Jen Waite It is June. Romance and weddings are in the air, and with that comes the paperback release of A Beautiful, Terrible Thing: A Memoir of Marriage and Betrayal by Jen Waite, 33. The book, based on Waite’s heartbreaking wedding story, fi...
Published: 06/07/18
Review: Jake Tapper’s ‘Hellfire Club’ a fictional thriller sharpened with real 1950s politics

Review: Jake Tapper’s ‘Hellfire Club’ a fictional thriller sharpened with real 1950s politics

Washington, D.C., is a city in crisis, the operations of the federal government all but paralyzed by the conspiracy theories of a powerful politician who behaves as if the bounds of protocol and decency don’t apply to him. As he distracts the nation,...
Published: 06/06/18
What’s Helen Rappaport reading?

What’s Helen Rappaport reading?

Helen RappaportWhile delving into archives and researching her new book about the murder of the Russian imperial family 100 years ago, The Race to Save the Romanovs, Rappaport celebrated the digital age. "I am able to go back so far in time and look ...
Updated one month ago
Review: Lauren Groff’s ‘Florida’ explores a state beyond the boundaries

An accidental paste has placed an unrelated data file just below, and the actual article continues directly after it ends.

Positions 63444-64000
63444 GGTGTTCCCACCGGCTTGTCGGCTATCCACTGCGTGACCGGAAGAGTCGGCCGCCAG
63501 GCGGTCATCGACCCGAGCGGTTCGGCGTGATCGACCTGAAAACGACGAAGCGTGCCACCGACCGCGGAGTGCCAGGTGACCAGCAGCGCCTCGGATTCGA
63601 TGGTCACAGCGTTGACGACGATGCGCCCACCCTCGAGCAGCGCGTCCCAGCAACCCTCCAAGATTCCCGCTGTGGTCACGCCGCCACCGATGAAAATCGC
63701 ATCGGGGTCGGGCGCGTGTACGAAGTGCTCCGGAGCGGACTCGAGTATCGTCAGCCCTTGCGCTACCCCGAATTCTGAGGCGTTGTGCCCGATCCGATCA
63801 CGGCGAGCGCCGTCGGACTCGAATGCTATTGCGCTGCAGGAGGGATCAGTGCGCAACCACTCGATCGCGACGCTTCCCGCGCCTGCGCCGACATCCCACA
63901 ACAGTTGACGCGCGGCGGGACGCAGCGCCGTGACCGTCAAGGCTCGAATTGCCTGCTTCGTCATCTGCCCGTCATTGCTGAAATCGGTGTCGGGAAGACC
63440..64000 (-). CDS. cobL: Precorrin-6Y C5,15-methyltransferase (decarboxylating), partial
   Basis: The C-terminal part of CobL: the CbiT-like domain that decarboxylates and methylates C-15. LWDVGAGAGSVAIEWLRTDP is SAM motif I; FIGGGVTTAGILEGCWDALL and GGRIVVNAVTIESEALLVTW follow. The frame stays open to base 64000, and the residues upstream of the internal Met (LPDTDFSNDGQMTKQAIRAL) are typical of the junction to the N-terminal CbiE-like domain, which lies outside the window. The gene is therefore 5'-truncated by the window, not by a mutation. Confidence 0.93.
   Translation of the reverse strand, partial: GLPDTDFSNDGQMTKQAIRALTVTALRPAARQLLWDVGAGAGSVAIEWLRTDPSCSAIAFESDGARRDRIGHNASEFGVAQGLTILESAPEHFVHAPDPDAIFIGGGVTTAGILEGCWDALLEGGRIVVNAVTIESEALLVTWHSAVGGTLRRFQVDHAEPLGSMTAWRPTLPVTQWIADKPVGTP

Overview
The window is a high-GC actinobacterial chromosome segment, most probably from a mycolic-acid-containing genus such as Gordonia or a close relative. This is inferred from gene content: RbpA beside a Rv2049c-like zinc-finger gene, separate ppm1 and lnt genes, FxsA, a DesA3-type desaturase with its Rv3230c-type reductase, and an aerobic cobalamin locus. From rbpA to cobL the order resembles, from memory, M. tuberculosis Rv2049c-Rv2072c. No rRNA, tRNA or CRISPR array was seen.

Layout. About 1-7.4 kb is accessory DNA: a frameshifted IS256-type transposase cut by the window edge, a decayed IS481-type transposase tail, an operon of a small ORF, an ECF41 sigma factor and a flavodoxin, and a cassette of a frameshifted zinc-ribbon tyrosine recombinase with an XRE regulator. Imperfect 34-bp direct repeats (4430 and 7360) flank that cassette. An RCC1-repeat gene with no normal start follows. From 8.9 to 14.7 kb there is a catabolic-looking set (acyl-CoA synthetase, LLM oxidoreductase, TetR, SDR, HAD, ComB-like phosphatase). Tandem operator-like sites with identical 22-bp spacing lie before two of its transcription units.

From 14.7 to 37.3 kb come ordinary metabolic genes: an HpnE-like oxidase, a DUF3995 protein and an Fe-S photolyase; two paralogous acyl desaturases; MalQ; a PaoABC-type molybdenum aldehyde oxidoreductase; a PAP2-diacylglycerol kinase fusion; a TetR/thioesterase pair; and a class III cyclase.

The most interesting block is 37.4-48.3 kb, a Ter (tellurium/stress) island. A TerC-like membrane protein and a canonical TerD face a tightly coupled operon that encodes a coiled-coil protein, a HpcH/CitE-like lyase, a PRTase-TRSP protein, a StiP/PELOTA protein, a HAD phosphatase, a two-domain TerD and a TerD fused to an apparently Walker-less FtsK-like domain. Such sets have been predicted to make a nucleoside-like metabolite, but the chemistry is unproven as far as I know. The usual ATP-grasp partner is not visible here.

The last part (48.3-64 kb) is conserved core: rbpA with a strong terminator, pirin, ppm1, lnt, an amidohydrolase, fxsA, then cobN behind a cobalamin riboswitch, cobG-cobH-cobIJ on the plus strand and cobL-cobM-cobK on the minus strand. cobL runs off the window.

Review: Lauren Groff’s ‘Florida’ explores a state beyond the boundaries

In "Flower Hunters," one of the stories in Lauren Groff’s stunning new book Florida, a character gets a reader’s crush on 18th century explorer William Bartram, an early chronicler of the state’s flora and fauna: "She’s most d...
Updated one month ago
Notable: Books for the beach

Notable: Books for the beach

NotableBooks for the beachSuit up: It’s time for a few new books built for vacation reading.By Invitation Only (William Morrow) by Dorothea Benton Frank is the latest serving of Frank’s trademark warm humor and engaging characters, set around two wed...
Updated one month ago
Judy Blundell brings on summertime on Long Island in ‘High Season’

Judy Blundell brings on summertime on Long Island in ‘High Season’

NightstandJudy BlundellSince it’s Memorial Day weekend, we decided to touch base with Judy Blundell, whose new book is High Season. The novel’s protagonist is Ruthie Beamish, director of a small museum who, to make ends meet, rents out her seaside ho...
Updated one month ago

Events: Pulitzer winner Jack Davis to discuss ‘The Gulf’ at Oxford Exchange

Book TalkUniversity of Florida historian Jack E. Davis (The Gulf: The Making of an American Sea) will discuss and sign his Pulitzer Prize-winning book at 1 p.m. May 27 at the Oxford Exchange, 420 W Kennedy Blvd., Tampa. Admission $5, applicable towar...
Updated one month ago
Review: Family matters in David Sedaris’ ‘Calypso’

Review: Family matters in David Sedaris’ ‘Calypso’

David Sedaris gets right to the point in the opening of the first essay in his new book, Calypso: "Though there’s an industry built on telling you otherwise, there are few real joys to middle age. The only perk I can see is that, with luck, you’ll ac...
Updated one month ago